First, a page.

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UK government still trying to get Arm to IPO in London

Would give its right, er, leg, to keep HQ – and jobs – in Britain

The UK government is continuing efforts to have chip designer and licensor Arm listed on the London Stock Exchange after its public offering rather than New York, as is the current plan.

At stake is whether Arm moves its headquarters to the US, potentially leading to the further loss of UK jobs.

Speaking to the Financial Times, UK minister for Technology and the Digital Economy Chris Philp said the government was still "working closely with" Arm management on the IPO process, despite its parent SoftBank having previously indicated that it was planning to list Arm on the Nasdaq stock exchange in New York.

Philp was speaking at the launch of the UK's new Digital Strategy, which is intended to promote the four-nation state as a good place to start and run a digital technology business, and aims to boost the economy by pushing measures to improve companies' access to finance and enhancing the nation's digital skills and talent.

The minister noted that many companies have launched with a dual listing in both the UK and US, saying that plenty of big successful companies use this model. "But we also obviously want to promote the UK as an exclusive venue for listing."

The Register asked Arm and SoftBank for their views on the matter, but SoftBank declined to confirm whether it had been in talks with the UK government over the IPO, and Arm declined to comment.

Location, location, location

The place where Arm is listed after its public offering may seem a mere academic concern, but it would be a blow to the UK tech sector, and could even see the chip designer transfer its headquarters the US, at least those are fears from insiders at Arm's Cambridge base.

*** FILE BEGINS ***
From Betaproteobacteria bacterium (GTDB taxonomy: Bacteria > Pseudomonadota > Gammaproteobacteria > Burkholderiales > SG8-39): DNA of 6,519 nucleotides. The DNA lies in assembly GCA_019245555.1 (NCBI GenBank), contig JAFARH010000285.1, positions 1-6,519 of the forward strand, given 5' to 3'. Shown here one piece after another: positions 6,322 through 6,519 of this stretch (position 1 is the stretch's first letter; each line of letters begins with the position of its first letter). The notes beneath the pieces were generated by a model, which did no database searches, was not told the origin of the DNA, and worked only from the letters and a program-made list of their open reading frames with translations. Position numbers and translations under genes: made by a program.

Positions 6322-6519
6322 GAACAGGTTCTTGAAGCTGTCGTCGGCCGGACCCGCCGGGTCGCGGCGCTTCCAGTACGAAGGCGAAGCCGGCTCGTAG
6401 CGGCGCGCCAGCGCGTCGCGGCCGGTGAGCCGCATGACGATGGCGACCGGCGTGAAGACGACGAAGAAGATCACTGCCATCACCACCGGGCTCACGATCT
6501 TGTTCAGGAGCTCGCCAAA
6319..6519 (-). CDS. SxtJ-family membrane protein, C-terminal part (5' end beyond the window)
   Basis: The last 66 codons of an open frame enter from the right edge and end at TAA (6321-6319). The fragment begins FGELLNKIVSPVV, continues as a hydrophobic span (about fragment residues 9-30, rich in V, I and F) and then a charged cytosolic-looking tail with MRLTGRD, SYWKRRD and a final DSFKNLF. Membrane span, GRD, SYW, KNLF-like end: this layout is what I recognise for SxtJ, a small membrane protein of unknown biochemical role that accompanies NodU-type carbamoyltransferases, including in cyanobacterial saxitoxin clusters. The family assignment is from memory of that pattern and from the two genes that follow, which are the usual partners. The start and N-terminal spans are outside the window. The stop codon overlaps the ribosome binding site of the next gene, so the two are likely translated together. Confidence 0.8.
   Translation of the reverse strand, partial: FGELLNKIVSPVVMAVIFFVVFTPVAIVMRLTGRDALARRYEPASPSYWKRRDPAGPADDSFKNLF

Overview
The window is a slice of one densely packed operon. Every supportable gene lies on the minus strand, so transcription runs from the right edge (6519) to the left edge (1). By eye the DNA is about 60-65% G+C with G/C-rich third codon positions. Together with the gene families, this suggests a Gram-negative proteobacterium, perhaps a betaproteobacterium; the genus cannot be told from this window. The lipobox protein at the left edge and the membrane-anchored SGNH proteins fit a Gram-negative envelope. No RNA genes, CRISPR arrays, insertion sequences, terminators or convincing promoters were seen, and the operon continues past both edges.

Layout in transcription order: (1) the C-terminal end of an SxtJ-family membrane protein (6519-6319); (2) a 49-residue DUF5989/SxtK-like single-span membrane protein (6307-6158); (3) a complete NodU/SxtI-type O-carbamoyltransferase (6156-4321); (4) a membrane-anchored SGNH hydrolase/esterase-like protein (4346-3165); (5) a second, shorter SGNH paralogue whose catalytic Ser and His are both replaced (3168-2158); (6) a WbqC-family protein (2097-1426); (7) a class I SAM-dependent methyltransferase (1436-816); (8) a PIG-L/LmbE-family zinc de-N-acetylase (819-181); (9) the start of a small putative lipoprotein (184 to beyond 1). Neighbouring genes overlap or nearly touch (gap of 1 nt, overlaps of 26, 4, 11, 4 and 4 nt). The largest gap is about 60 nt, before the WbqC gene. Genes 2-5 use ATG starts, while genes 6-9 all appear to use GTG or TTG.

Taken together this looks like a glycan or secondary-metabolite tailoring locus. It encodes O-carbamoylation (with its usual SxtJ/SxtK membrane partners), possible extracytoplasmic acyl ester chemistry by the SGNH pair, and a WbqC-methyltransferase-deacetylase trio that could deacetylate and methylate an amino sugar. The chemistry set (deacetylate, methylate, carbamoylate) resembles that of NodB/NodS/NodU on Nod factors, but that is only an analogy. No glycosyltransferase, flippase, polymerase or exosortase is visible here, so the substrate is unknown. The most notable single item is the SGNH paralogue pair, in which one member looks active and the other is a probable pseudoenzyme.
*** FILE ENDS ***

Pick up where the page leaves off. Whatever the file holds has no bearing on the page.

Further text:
Arm is reportedly cutting one in ten jobs in the UK organization, equating to around 350 roles. Worldwide, Arm is planning to expunge about 1,000 positions.

A senior source close to the company told us last month that more layoffs at the company HQ in Cambridge are likely if the IPO happens in the US.

"If Arm lists on the Nasdaq or the Dow Jones there is a requirement to move the HQ to the USA," the source told us. "If it lists on the FTSE100 at its current valuation it would be the ninth biggest company listed. The rumor is Arm is too big for a London stock exchange listing."

The IPO for Arm was planned to value the chip company at up to $60 billion – close to the figure that Nvidia was expected to pay for it if the transfer from SoftBank had gone ahead. The two companies cancelled the move in February, citing significant challenges with the amount of scrutiny the deal was coming under from various regulatory bodies.

However, reports in April suggested that SoftBank had changed tack and was said to be planning to keep a controlling stake in Arm, selling off a smaller portion of the business than originally planned so that it can retain a controlling interest over the company.

The number of tech businesses that have expressed an interest in taking a stake in Arm continues to grow. The latest was chipmaker Qualcomm, which said it would like to create a consortium that would keep Arm neutral, or at least out of the hands of any individual chip company.

Earlier this year, the co-CEO of Korean chipmaker SK hynix told a meeting of the company's shareholders that it was considering forming a consortium to buy Arm, while Intel CEO Pat Gelsinger said at the company's Investor Day in San Francisco that he would be interested in participating in any buying group that emerges to take ownership of Arm.

SoftBank has previously stated that it aims to complete the Arm IPO within its fiscal year ending March 31, 2023. ®

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